The complete picture

The fact that cancer is an extremely complex molecular disease that is dependent on local tissue for oncogenesis and growth is conceptualized by Hanahan and Weinberg through their ‘Hallmarks of cancer’ [67]. The tumor microenvironment is defined as the surrounding of the cancer cells including seemingly ‘normal’ biological processes and cells that support tumor growth such as blood vessels, immune inflammatory cells, cancer-associated fibroblasts, endothelial cells, extracellular matrix and signaling molecules. As briefly mentioned before, standard tumor stratification or evaluation of response generally do not recon with the microenvironment. Standard biopsies and the ex vivo assessments such as histology, proteomics, genomics, etc. only focus on a small area of the tumor at one specific moment in time. Still, even in a biopsy sample heterogeneity can already be appreciated through the varying degrees of cell proliferation, invasiveness, inflammation, receptor expression, vascularity, etc.

Molecular imaging can provide a more complete systematic picture of all these aspects in the living tumor, as is stated by Weissleder and Mahmood [68]. Well-known technologies that enable in vivo imaging of tumor physiology and the microenvironment include multi-parametric MRI, nuclear and optical imaging (e.g., relies on fluorescence, bioluminescence, reflectance or absorbance of light). Specialized algorithms are then applied to extract quantitative measures for signal intensity, shape and texture of the cancerous tissues, a novel methodology known as ‘Radiomics’. This approach of transferring imaging data into phenotypic tumor information has been shown by Aerts et al. in over 1000 patients with lung and head/neck cancer [69]. With this broad range of technologies, even the term ‘virtual molecular imaging biopsy’ has been suggested to study the cancerous tissues as an alternative to standard biopsies [68]. Although medical imaging has indeed gained a central role in personalized medicine, standard biopsies still remain a crucial part of tumor identification. Combining the image-based phenotypic information with data gathered from ex vivo assessments of specific areas results in a synergistic approach to identity the heterogeneous tumor and measure response to targeted therapies.

Table 1: Important radionuclides used in translation clinical studies

    Half-life Main emitter, Emax (yield %)
Autoradiography & ADME studies
Carbon-14 ^{14}C >5700 y ß-, 0.156 MeV (100)
Hydrogen-3 ^{3}H 12.3 y ß-, 0.019 MeV (100)
Phosphorus-32 ^{32}P 14.3 d ß-, 1.709 MeV (100)
Technetium-99m ^{99m}Tc 6.0 h ?, 142 keV (90)
Indium-111 ^{111}In 2.81 d ?, 171 keV (90.2) and 245 keV (94.0)
Iodine-131 ^{131}I 8.0 d ?, 364 keV (82)
Oxygen-15 ^{15}O 2 min. ß+, 1.73 MeV (99,9)
Carbon-11 ^{11}C 20 min. ß+, 0.98 MeV (99,8)
Gallium-68 ^{16}Ga 68 min. ß+, 1.89 MeV (89.1)
Fluor-18 ^{18}F 109 min. ß+, 0.633 MeV (96.7)



12.7 h ß+, 0.653 MeV (17.4)
Zirconium-89 ^{89}Zr 78.4 h ß+, 0.897 MeV (22.7)
Iodine-124 ^{124}I 100.3 h ß+, 1.54 MeV (11.8) and 2.14 MeV (10.9)
Abbreviations: Emax Maximal energy, y years, d days, h hours, min. minutes, keV kilo electron Volt, MeV Mega electron Volt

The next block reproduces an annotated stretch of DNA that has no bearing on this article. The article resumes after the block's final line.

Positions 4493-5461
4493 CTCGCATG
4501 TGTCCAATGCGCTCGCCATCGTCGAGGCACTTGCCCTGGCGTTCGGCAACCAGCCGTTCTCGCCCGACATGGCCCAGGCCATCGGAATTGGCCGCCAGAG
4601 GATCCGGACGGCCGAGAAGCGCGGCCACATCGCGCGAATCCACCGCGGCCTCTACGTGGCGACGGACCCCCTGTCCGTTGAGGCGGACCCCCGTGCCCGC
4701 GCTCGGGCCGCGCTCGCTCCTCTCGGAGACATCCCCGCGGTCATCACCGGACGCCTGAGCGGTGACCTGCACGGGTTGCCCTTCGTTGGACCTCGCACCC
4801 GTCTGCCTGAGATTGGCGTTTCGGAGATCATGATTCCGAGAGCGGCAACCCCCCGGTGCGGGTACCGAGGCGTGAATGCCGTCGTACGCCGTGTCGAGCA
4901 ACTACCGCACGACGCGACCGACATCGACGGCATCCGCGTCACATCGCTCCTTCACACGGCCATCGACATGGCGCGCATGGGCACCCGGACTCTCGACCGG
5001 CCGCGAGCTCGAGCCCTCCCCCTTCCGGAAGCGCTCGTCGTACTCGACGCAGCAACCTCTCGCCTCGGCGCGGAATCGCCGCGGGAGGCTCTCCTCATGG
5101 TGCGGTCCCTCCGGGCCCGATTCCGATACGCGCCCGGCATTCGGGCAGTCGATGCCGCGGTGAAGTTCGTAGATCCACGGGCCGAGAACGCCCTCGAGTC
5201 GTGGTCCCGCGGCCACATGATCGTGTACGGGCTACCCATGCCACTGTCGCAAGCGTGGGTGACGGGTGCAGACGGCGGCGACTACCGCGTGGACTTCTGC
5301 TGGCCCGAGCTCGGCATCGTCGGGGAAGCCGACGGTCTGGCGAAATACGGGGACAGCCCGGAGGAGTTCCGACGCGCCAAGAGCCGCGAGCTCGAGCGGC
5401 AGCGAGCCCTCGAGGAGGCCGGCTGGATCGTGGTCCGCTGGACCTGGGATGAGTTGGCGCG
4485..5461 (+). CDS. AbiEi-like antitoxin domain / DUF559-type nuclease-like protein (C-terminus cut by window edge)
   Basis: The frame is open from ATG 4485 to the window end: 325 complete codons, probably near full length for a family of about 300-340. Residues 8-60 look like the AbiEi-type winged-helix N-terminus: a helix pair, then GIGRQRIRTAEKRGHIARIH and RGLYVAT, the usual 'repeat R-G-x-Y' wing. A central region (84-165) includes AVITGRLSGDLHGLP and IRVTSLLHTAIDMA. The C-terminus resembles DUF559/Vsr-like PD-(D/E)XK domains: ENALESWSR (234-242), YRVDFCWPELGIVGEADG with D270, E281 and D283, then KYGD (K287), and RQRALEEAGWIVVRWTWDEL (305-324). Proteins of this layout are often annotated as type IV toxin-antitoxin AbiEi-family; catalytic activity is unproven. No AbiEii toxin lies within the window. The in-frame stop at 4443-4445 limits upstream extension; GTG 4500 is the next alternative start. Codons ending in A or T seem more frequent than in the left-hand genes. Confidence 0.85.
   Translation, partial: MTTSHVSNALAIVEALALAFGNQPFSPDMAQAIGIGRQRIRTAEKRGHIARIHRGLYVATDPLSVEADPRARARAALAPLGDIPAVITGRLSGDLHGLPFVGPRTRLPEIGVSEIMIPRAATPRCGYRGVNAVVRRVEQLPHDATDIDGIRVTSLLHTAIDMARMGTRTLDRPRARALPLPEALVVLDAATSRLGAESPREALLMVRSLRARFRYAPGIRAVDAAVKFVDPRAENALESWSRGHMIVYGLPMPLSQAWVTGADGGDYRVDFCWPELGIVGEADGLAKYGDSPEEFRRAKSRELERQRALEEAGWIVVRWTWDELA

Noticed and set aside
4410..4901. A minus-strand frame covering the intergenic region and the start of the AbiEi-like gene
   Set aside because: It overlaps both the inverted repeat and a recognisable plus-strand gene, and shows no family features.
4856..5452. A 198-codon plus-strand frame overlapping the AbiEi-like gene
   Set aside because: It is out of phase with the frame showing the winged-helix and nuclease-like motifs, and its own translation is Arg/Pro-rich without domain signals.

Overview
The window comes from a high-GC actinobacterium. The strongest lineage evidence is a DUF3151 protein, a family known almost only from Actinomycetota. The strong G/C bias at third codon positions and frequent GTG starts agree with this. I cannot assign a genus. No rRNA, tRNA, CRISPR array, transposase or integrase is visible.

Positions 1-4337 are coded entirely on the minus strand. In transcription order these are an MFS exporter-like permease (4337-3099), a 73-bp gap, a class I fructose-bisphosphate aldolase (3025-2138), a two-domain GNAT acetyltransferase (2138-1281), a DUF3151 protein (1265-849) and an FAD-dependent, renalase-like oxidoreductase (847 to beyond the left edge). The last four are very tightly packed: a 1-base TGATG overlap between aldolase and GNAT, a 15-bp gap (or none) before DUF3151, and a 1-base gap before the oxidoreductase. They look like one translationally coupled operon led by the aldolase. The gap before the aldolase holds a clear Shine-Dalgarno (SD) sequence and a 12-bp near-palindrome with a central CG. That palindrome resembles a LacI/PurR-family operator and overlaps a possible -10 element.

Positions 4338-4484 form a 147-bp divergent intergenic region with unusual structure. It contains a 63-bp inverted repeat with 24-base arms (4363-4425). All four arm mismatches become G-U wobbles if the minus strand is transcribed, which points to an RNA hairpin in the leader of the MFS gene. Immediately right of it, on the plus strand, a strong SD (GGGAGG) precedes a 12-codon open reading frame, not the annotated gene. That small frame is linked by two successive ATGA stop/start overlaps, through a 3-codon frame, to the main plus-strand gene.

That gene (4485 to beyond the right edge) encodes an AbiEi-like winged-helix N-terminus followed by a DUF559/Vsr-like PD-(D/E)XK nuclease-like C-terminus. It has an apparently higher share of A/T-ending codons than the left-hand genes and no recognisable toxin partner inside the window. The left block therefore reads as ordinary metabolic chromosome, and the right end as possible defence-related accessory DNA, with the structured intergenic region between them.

Table 2: Overview of clinical studies with 89Zr-, 64Cu- or 124I-labelled antibodies or fragments A.

Radiopharmaceutical Target Tumor types # of trials 
(# completed)
89Zr-Bevacizumab VEGF * Multiple Myeloma|Breastcancer|RCC|NET 8 (6)
89Zr-Trastuzumab HER2 * Breastcancer|Esophagogastriccancer 8 (1)
89Zr-Cetuximab EGFR * Colorectal cancer 3 (2)
89Zr-Panitumumab EGFR * NSCLC|Urothelialcancer|Sarcomas 1 (0)
89Zr-huJ591 PSMA * Prostatecancer|Glioblastoma 2 (0)
89Zr-Df-IAB2M PSMA * Prostate cancer 3 (0)
89Zr-Girentuximab CA-IX * RCC 1 (0)
89Zr-RO5429083 CD44 * CD44-expressing solid tumors 1 (1)
89Zr-MSTP2109A STEAP1 Prostate cancer 1 (0)
89Zr-DS-8895a EphA2 EphA2-expressing solid tumors 1 (0)
89Zr-MMOT0530A MLSN Pancreaticcancer|Ovariancancer 1 (0)
89Zr-GSK2849330 HER3 HER3-expressing solid tumors 1 (0)
89Zr-GC1008 TGF-β Gliomas 1 (0)
64Cu-Trastuzumab HER2 * Breastcancer|Esophagogastriccancer 4 (1)
64Cu-Rituximab CD20 * Lymphoma 1 (0)
64Cu-M5A IV M5A CEA-expressing solid tumors 1 (0)
64Cu-U3-1287 HER3 HER3-expressing solid tumors 1 (1)
64Cu-Plerixafor CXCR4 Solid tumors 1 (0)
64Cu-AE105 uPAR Prostate cancer|Breastcancer|Urothelial cancer 1 (1)
124I-cG250 CAIX * RCC 6 (4)
124I-hu3F8 GD2 Melanoma|Neuroblastoma|Sarcoma 1 (0)
124I-anti8H9 8H9 Peritonealcancer|Gliomas|Neuroblastoma 2 (0)
124I-huA33 A33 Colorectal cancer 1 (0)
124I-PGN650 PS Solid tumors 1 (0)
A This overview only includes completed and active trials registered at the ClinicalTrails.gov database.
Abbreviations: RCC: Renal Cell Carcinoma; NET: Neuroendocrine Tumors; NSCLC: Non-Small Cell Lung Cancer

Advances in oncological sciences led to the development of novel anticancer agents that are designed to affect key molecular pathways or drivers. Nuclear molecular imaging techniques hold great potential in clinical trials for selecting patients, characterize tumor lesions, assess pharmacokinetics and biodistribution, confirm drug targeting and optimize treatment schemes. In this respect, sensitive, reproducible and quantifiable whole body in vivo imaging techniques like PET are required. Though, this paper has provided a brief overview, the experience with immuno-radiopharmaceuticals in humans is building, and new labeled antibody (-derivates) are still being introduced in the clinical setting.


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Received : 04 May 2015
Accepted : 17 Aug 2015
Published : 20 Aug 2015